New (faster, more stable) splitting criterion


I have come up with a new splitting criterion which is much faster and more stable than the usual one. I have tested it with my own code and it runs much faster and generalises much better. However, in order to document/benchmark it, I would like to implement it in one of the standard xgboost packages (in Julia or R).
In the past, I had managed to define my own objective function and run it in both Julia and R. Would it be difficult to (analogously) supply my own splitting criterion?
Thanks in advance for any help.


There is a proposal to allow custom split evaluator: It is not yet implemented.

In the meanwhile, would you be able to share your new splitting criterion?


I would like to test/publish it first (or establish priority somehow), but I am hoping to do that soon, because it has really worked for me. Let me give you a ‘hint’ though. I decided for a few examples to view the ‘purity improvement’ plotted as a function of (candidate)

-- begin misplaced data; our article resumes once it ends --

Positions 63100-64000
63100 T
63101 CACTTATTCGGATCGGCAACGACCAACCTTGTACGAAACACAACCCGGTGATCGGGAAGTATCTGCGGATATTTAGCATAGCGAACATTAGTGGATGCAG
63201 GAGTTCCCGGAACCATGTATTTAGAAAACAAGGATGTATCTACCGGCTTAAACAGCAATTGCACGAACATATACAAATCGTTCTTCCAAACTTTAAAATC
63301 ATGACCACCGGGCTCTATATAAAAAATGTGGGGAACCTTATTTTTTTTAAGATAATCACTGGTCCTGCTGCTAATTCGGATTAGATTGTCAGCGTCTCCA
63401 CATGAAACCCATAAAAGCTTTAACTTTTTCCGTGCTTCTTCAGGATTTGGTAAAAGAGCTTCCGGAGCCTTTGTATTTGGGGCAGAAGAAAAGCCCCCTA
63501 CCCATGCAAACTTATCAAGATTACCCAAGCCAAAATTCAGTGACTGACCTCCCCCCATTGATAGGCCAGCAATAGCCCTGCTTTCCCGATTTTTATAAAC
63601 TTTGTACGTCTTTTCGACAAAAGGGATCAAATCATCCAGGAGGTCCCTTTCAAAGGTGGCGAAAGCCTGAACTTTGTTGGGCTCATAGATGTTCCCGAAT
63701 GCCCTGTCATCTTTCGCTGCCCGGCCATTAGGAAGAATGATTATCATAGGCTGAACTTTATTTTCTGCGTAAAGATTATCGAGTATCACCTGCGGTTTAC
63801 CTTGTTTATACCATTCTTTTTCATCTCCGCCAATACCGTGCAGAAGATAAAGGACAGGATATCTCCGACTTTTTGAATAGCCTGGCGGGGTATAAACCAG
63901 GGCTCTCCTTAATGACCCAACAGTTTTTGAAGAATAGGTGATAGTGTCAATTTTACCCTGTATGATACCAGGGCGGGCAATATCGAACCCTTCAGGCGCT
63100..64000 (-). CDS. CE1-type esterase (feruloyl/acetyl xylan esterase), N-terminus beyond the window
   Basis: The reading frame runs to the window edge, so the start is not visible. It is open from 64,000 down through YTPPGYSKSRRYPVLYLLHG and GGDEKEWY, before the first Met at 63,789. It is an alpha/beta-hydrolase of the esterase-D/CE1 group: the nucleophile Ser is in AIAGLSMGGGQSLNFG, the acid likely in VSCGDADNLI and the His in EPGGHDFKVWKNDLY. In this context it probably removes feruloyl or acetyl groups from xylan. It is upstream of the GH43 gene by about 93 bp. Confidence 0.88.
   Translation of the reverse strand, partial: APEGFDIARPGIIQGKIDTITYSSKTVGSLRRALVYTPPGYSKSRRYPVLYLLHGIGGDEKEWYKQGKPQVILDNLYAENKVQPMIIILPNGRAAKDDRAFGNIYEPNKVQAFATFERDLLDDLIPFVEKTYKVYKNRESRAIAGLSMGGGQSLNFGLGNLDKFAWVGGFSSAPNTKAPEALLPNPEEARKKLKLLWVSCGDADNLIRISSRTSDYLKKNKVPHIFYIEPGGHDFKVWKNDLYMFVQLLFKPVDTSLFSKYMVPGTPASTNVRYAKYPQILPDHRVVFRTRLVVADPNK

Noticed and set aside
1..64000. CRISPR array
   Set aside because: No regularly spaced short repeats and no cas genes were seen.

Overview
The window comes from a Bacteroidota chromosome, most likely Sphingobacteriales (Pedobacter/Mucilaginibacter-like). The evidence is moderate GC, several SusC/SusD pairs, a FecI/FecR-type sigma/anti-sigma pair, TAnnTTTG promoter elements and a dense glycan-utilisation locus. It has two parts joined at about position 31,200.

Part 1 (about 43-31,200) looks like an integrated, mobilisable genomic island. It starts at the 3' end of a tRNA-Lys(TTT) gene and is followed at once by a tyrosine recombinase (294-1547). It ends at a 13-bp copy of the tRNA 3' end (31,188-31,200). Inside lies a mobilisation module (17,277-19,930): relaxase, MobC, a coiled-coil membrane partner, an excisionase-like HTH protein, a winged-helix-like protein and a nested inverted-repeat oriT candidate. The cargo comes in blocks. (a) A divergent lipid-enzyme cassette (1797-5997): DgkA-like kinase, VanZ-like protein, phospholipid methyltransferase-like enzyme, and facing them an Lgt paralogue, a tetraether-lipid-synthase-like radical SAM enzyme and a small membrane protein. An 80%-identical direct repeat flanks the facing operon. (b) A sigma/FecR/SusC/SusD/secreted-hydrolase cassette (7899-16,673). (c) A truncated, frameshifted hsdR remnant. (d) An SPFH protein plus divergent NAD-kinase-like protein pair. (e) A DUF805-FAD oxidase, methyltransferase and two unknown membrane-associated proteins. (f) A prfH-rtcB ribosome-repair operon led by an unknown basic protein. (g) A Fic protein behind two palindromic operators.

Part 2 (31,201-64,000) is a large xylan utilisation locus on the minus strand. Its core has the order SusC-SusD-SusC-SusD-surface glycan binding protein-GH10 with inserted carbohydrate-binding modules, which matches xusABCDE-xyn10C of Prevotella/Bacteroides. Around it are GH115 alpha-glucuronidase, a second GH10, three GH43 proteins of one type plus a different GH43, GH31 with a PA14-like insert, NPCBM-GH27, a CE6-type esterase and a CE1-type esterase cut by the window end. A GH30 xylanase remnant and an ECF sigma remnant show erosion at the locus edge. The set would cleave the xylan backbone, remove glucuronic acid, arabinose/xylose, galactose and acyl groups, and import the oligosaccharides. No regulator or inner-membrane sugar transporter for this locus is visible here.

split location and got results like the attached graph, which got me thinking that choosing the maximum of this function as the split point is inherently unstable.


Is this generalizable to gradient boosting? XGBoost uses twice differentiable loss functions to determine fitness of split candidates.


Yes, it applies to gradient boosting as well.

I have to admit, though, that while I know the theory, I am not familiar with the specifics of the exact algorithms used by default in GB/XGB if they deviate from maximum improvement in purity (also, my enhancement currently applies only to the binary classification case).